Yes all your grounding conductors must go to the same grounding point, If that point is connected to another grounding point, that is OK. But if you ground something separate from the building ground, that is not permitted. My house has one grounding point. The studio ground wires are connected directly to the building grounding system.

I had my studio for at least 2 years before this RF nightmare started.

I wish I knew what to do, who to call, what devices I need, l to pinpoint the source. Can a bad connection on a high voltage wire generate RF interference? I remember seeing a connection on a high voltage line in my neighbors yard glow red during a winter storm a few years back, could that do it?
 

larryace

"Uncle Larry"
Dennis, I turned off every circuit in the house, and my studio is lit with undimmed incandescents. So it's not anything in the house. I thought it might be a ham radio guy near me, but at 4 AM? It's possible I suppose. I wasn't aware of RF filters! It's only my recordings where this problem is hamstringing me, I can live with the other stuff. Pinpointing the problem is problematic, I would rather eliminate it on an as needed basis. Are you saying that an XLR RF filter is all I need? I'm assuming I need one for every mic I record simultaneously with, right?

Why did I not ask this in 2008 when I joined? If you solve this problem, I will so owe you my friend.

Where do I buy the best RF filters they make? Could you tell me exactly what to do?
 
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audiotech

Guest
Larry, I have to leave the house for a while, but when I return I'll give you more information. The best thing to try to do is isolate the source of the problem. Using the portable AM radio will help with this. The RF choke is something that I hand built inside the female XLR connector. I actually called an engineer from Neumann and he gave me the schematics over the phone. The circuitry for a balanced microphone line consists of two 680pf capacitors and two 47 - 100 micro henry inductors. If I can figure out how to send a copy of this I will. Sometimes me and computers don't see eye to eye.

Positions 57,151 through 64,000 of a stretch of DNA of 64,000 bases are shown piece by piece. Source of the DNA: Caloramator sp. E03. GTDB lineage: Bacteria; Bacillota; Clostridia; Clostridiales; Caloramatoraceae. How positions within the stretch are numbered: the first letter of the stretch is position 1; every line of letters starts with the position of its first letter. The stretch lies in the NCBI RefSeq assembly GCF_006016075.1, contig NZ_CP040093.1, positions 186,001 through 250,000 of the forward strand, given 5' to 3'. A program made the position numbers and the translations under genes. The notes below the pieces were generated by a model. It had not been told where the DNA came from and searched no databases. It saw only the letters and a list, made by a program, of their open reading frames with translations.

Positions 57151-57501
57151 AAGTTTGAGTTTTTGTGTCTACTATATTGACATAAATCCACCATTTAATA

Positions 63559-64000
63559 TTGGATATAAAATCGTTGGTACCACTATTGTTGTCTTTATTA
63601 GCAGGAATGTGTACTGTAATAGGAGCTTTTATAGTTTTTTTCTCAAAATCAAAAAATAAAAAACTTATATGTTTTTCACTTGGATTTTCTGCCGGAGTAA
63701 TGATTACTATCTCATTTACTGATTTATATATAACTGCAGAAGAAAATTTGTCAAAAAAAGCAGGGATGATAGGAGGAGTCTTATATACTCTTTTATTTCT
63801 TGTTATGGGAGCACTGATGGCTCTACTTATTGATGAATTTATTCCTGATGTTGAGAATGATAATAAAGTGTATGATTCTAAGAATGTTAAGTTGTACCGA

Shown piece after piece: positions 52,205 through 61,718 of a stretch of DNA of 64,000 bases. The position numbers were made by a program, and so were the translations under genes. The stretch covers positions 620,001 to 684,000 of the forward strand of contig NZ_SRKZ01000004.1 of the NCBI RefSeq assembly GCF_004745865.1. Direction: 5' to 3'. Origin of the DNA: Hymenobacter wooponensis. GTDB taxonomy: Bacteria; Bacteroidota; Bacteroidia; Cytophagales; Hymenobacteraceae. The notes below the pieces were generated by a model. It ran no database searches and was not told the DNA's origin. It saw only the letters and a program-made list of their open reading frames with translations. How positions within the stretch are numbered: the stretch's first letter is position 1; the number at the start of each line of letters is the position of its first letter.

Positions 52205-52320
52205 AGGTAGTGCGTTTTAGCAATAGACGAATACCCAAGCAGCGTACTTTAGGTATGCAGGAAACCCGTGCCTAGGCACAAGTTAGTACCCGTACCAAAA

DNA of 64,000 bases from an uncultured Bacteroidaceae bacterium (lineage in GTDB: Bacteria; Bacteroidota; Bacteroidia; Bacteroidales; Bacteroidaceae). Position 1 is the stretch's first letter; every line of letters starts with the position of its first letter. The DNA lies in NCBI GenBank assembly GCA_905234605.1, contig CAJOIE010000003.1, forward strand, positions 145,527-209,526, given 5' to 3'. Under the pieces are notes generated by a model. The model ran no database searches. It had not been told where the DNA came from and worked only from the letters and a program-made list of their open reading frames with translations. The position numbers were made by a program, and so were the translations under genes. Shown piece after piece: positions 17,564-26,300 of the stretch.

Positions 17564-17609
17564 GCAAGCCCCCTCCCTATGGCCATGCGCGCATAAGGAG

I'll get back to you.
Dennis
 

Youan

Member
This might be unrelated, but there are so many radio transmissions around the world that no-one owns up to, including static or more general noise.

check out the conet project, if you'll indulge a conspiracy theory!!
 

keep it simple

Platinum Member
Hi Larry, sounds like Dennis has it nailed, but if it's still getting you down, try this http://www.lessemf.com/paint.html A friend of mine uses it in his high end studio in Amsterdam. He recons it's great, but expensive. 5L should do a good size room, but at$400, it's last resort stuff.
 
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audiotech

Guest
Larry is it possible to post what you are hearing? Do you have this only when the mic pots are open and can you make it sound better or worse when you move your microphones around? If you unplug one cable from a microphone, does this exaggerate the problem? I remember it was a short wave station in Pennsylvania that was the culprit of my problems. Sometimes they don't even have to be in the same state, but most of the time it's because of their high power and not because of their actual frequency.

Here's a copy of my hand drawn schematics for the RF filter. the components are small, they have to be to fit inside the female connector. As told to me this is not an absolute fix, but it does cure the problem in a majority of cases. As an engineer friend once said to me, "the whole world should be wired, then we wouldn't have these problems". I could imagine the long extension cable on my cell phone, lol.



Dennis
 
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mediocrefunkybeat

Guest
Surround your house with a Farraday cage!

Alternatively, listen to every word of AudioTech's advice.

If you have anything particularly critical, it might actually be worth isolating them in a Farraday Cage if the problem really is that bad. It's also a handy excuse for not answering your mobile phone once you've put it in there...